By Jeff Maisey

I went to see “Rocketman” during its opening weekend. I make a point of reading nothing about the movie in advance as I wanted to have an open mind going in, though admittedly last year’s “Bohemian Rhapsody” was looming in the back of my thoughts.

The biopic film is a two-hour musical fantasy telling of the sad-but-true story of pop star Elton John’s life from early childhood through his 1983 comeback album, “Too Low for Zero.” 

“Rocketman” takes us on an emotionally turbulent ride bringing smiles and compelling tears.  



Highly entertaining; superbly energetic; spectacular vibrancy of color; a brilliant casting of main characters; and a newfound respect for and better understanding of Elton John, whose music has been part of my personal record collection since I was a pre-teen. 



I was not expecting the film to be part Broadway musical, part fantasy, and part biographical. The opening was dramatic with Elton walking down a hallway in an orange horned demon-like costume before entering into an institutional alcohol abuse meeting. The scene quickly merged into a musical mode reminiscent of “Grease” with actors sining and dancing in the streets. 

The musical theater components where each actor sang lines from an Elton John song to tell the story were well done. I suppose, with Elton being the film’s executive producer, the Broadway style aspect shouldn’t have been a total surprise (though it was) since he has composed for theater in the past. Thinking about it after seeing the movie it was an interesting approach. 

Thankfully, those elements do not dominate the film, though they give added fuel in boosting “Rocketman” in a slightly different orbit from “Bohemian Rhapsody.”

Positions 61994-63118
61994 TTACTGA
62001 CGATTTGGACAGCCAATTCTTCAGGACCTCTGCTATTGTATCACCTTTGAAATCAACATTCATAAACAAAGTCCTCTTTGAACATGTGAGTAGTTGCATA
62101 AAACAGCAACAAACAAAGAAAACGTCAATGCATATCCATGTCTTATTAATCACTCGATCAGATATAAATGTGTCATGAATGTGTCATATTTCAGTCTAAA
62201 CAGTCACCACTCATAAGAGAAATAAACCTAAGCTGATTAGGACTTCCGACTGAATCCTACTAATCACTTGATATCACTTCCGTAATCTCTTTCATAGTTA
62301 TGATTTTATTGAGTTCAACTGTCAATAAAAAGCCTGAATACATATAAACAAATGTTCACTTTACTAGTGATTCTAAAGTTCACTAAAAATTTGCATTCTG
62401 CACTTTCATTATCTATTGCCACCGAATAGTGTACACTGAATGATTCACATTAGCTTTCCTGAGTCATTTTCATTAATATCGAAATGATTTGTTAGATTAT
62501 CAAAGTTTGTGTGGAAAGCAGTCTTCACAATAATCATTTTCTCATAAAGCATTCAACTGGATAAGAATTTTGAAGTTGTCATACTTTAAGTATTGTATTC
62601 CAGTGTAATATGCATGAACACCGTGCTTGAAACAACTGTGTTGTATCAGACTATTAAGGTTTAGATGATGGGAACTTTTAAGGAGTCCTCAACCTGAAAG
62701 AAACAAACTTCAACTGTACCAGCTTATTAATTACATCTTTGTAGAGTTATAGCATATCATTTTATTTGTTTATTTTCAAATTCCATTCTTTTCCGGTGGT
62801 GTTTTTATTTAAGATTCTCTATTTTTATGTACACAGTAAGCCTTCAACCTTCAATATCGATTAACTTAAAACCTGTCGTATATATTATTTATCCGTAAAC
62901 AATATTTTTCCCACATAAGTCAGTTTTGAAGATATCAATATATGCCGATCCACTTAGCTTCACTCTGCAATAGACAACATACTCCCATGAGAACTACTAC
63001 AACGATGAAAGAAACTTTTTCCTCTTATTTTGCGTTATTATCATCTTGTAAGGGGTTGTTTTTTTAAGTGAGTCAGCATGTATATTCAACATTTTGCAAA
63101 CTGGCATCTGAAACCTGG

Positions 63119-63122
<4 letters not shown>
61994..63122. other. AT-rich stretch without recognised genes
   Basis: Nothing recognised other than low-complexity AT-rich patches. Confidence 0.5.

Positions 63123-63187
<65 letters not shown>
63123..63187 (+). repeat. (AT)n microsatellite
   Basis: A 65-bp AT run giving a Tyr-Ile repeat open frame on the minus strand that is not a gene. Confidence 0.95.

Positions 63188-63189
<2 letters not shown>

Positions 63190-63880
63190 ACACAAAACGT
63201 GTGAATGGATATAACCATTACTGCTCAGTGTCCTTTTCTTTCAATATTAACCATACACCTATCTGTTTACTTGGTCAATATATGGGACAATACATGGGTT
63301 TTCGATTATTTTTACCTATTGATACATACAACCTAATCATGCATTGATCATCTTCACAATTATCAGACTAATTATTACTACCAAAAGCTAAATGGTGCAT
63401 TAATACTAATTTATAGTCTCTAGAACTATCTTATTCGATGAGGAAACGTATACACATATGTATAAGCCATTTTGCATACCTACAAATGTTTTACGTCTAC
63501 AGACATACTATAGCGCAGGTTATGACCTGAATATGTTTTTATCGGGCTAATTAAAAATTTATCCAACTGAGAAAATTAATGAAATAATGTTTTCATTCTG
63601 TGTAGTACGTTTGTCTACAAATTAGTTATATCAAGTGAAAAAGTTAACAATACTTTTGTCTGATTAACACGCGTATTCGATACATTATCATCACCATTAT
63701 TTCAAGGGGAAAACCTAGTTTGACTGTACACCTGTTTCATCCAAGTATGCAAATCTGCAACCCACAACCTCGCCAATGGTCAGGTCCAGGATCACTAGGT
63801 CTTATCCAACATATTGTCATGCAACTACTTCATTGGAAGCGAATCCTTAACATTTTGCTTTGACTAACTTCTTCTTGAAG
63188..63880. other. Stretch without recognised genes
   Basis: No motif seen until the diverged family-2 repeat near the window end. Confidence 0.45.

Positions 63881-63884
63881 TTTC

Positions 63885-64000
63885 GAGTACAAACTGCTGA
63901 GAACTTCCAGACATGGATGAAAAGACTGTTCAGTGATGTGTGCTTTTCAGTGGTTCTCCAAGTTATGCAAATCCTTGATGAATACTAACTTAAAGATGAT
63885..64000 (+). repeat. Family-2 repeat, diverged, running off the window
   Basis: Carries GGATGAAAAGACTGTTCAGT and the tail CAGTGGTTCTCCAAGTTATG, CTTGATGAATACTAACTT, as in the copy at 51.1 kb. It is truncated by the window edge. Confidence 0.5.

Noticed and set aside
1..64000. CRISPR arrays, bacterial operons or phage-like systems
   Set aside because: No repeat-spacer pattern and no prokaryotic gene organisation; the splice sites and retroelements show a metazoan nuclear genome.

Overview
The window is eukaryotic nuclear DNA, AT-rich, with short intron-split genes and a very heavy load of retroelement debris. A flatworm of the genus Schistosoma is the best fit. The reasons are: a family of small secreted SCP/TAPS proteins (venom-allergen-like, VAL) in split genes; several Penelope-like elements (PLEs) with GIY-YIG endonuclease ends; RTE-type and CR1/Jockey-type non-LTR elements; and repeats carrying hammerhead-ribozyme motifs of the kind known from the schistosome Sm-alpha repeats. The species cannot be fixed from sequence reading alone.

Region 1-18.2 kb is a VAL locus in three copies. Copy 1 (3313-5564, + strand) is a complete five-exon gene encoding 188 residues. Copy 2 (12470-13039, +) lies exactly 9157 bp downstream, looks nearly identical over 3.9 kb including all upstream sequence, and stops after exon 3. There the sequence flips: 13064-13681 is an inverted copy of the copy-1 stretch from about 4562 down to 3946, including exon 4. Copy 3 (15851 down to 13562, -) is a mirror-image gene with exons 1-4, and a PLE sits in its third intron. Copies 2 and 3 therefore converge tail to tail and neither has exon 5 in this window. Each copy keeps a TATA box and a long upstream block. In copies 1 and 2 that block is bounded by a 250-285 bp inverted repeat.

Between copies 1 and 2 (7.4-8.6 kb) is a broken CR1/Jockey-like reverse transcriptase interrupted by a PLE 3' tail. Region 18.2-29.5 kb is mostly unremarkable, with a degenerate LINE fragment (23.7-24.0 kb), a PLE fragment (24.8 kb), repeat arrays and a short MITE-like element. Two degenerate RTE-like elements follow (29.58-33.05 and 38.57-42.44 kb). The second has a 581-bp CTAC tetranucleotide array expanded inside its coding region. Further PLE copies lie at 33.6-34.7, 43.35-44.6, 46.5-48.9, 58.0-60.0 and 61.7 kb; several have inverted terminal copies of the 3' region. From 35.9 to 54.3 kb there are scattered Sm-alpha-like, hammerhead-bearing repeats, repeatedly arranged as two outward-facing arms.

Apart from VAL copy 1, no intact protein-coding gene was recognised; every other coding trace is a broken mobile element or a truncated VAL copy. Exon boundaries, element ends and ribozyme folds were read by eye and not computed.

Firstly, actor Taron Egerton nailed his role as Elton John. The characters were all believable.

Additionally, as a fan, the movie delivered many delightful moments showing the viewer how songs such as “Border Song,” “Your Song” and “I’m Still Standing” came to be.

We get to see how lyricist Bernie Taupin and Elton John became friends and develop their longstanding creative partnership thriving. 

In fact, we see Elton worts and all, his ups and many downs in this film. From his sternly emotionless father and dismissively uncaring mother who toxically scarred the singer/songwriter for life to the grandmother who saw his natural talent and provided piano lessons and encouragement to drug and alcohol abuse to accepting his sexuality, seemingly glamorous life, and non-stop pressure to produce. 

The film is keen to squeeze in as many of Elton’s outrageous sunglasses and performance costumes as possible.  It also makes a point of spotlighting his pivotal 1970 live debut at The Troubadour, the legendary West Hollywood/Los Angeles venue that put many a band of the map of future stardom. 

All in all, “Rocketman” comes across as honest and entertaining. It is monumentally sad — especially the scene where Elton the established pop star visits his father to offer him a second chance at reestablishing any kind of connection and is treated as a stranger as the elder asks for an autograph for a co-worker and holds his two new school-aged sons in a way he never did with Reg Dwight. 

The film also is hopeful in the end as we see Elton John reemerge with “I’m Still Standing.” 



Since “Rocketman” was never intended to be a true documentary it’s hard to fairly criticize it for songs not being necessarily in chronological order throughout. “Bohemian Rhapsody” was flawed just slightly for the same reason, in my view. 

Unlike “Bohemian Rhapsody,” this film gives essentially no mention of band members, and in this case I mean longtime backing musicians Nigel Olsson (drums), guitarist Davey Johnstone, and percussionist Ray Cooper.    

There are scenes with factual inaccuracies. Elton did not perform “Crocodile Rock” during his debut at The Troubadour. While the scene in the movie shows Elton choosing John as his last name as he looks up at a framed picture of The Beatles, he actually took it from Long John Baldry. 

In fact, Rolling Stone magazine lists 12 such inaccuracies.  

That said if anyone can take creative liberties with the telling of a story it should be the artist himself, and none of this takes away from the entertaining quality that propels this biopic film to the sun and back.